(and the major lesson I learned at a Westfield food court)

I recently relocated. Back to a place I never thought I would return to.
Never say never, right?

When I left Los Angeles 8 years ago, I had no intention of returning.
I was moving on. Moving up. Leaving my old life behind to start anew.
I would have laughed in your face if you told me I’d ever make the decision to move back.

My relationship with L.A. is complicated.

I love the sun.
I love the proximity to the beach.
I love the boutiques and the good food.
I love the air of possibility. The creative energy. The big dreamers.

But there is so much that I don’t love. So much that pushes every single one of my buttons (and then some).
The traffic.
The (over) emphasis on physical appearance.
The superficiality.
The architecture.
The smog.
The traffic. (those who have endured it, understand why i put it on here twice)
The lack of a true sense of community.
And if I’m going to be 100% honest + transparent. . . a lot of the people.

I’ve been doubting my decision to relocate here. I’ve been doubting whether this is really the place I need to be.
I’ve been feeling lonely and unsure and totally out of my element.
Not to mention it’s been 100 degrees more often than not since we got here.
My sensitive Bay Area blood has been boiling.

Why do I bring all of this up?
Well, because I learned a very important lesson a few days ago at the Westfield food court of all places.
I was sipping creme soda and eating a curried rice bowl and was struck by the sea of judgmental faces.
I watched several women. Quietly critiquing other women based on what appeared to be their hair, their clothing or their weight. I watched men, sizing up other men.
I saw looks of insecurity. And looks of pure self-righteousness.
Honestly, I left L.A. because of this. Because of the perpetual sense of being judged. Of not being pretty enough, cool enough, smart enough. . .

And then it hit me! Like those neon bolts of wisdom typically do. Out of nowhere.

Right now. Right here.

I am the prodigal daughter.
Returning “home”. To a city that challenges me to the core.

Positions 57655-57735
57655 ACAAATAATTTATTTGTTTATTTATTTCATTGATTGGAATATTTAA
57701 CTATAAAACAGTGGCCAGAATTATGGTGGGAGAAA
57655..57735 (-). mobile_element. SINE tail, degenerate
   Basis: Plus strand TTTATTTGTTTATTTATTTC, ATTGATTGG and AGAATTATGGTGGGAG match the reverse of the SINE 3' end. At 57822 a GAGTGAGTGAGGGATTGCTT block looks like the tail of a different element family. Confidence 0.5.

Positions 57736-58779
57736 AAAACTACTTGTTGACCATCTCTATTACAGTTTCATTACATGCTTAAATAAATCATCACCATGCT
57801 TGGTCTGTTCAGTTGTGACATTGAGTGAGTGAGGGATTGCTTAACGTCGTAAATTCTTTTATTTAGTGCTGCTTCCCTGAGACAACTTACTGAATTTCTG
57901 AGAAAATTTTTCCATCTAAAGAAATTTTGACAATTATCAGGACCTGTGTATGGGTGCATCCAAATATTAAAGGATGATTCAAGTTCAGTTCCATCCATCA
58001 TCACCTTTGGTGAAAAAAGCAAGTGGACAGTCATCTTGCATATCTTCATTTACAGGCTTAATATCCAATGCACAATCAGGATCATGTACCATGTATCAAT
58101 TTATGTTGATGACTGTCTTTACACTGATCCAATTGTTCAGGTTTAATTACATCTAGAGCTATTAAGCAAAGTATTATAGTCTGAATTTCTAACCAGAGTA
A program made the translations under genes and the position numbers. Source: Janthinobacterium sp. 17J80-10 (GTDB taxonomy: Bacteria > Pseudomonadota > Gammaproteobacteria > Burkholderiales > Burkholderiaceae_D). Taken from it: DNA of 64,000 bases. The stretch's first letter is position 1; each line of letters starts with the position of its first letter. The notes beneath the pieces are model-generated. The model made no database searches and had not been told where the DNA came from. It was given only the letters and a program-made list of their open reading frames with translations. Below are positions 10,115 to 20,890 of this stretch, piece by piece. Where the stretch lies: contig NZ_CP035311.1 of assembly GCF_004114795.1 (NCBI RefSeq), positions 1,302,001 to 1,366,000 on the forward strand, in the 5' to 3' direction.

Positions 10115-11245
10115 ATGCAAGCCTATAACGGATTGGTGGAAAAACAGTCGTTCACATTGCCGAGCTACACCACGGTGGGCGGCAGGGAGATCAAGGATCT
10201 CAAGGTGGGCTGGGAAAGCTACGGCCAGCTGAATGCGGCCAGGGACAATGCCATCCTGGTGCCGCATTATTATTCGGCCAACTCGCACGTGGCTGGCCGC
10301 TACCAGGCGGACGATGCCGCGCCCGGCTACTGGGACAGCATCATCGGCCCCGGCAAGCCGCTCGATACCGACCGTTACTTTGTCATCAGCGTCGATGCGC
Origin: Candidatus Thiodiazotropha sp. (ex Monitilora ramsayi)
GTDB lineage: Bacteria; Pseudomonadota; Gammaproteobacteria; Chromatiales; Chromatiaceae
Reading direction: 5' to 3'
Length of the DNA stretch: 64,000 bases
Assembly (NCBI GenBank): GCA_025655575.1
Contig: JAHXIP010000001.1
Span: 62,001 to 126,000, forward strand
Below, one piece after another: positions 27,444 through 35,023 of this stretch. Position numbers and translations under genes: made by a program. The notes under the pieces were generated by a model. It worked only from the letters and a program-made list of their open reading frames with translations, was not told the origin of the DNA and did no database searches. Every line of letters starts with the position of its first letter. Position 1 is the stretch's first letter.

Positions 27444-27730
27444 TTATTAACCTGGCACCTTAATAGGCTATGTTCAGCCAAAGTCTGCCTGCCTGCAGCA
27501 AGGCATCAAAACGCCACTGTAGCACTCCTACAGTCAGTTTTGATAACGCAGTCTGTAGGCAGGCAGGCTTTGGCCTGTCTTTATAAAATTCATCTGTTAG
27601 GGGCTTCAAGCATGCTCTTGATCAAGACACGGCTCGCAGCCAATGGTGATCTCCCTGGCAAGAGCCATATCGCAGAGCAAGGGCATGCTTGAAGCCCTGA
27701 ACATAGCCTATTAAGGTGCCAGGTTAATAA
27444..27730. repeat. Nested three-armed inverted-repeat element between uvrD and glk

But I’m returning as a new girl (the girl who knows).
Solid. Grounded. Strong. And on my best days, filled with love.
I’m here again but I’m different.

“Being in the right place at the right time is actually all about being in the right state of mind.”
~Richard Wiseman, PhD

It’s all about being in the right state of mind. They say the definition of insanity is doing the same thing over & over again and expecting a different result.
If this is true, then in order to have a different relationship with L.A. ~ I need to do something different. I need to change my attitude.

So today, I’m shaking things up. The first thing I’m doing is changing my perspective.
I’m appreciating and accepting where I am.
Trusting that I’m right where I need to be.
It might not be perfect. It might not be easy.
But it’s where I am.

And life is beautiful.
And I am beyond lucky.

I’m also going to add a consistent practice of gratitude into my life.
Everyday I’ll jot down 10 things that I’m grateful for. Nothing like gratitude to help you stay in the moment. And in a place of love + kindness.

I’m also going to smile at people more. I find that as I see others judging, I’m judging them (for judging others). It’s a vicious circle.
So instead of fighting fire with fire, I’m going to shake it off and smile.
At least, that’s the plan.
I’ll let you know how it goes.

Have you ever had a hard time after relocating to a new place? What helped you get through the transition? Any tips?
I’d love to know ~ leave me a comment below!

I’ll see you next week with an insanely cool new segment of GET TO KNOW (hint :: it involves playing with fire)!

Until next time. . .

  • LIKE WHAT YOU SEE? Get more goodies for FREE!


  1. Oh sista, I feel ya. All I can say is that L.A. must need you pretty badly. Your energy and perspective in your work could help balance people and show them that they don’t have to drink the Koolaide, even if they have to share the punch bowl with everyone else who does.

    Miss you and can’t wait to have a drink!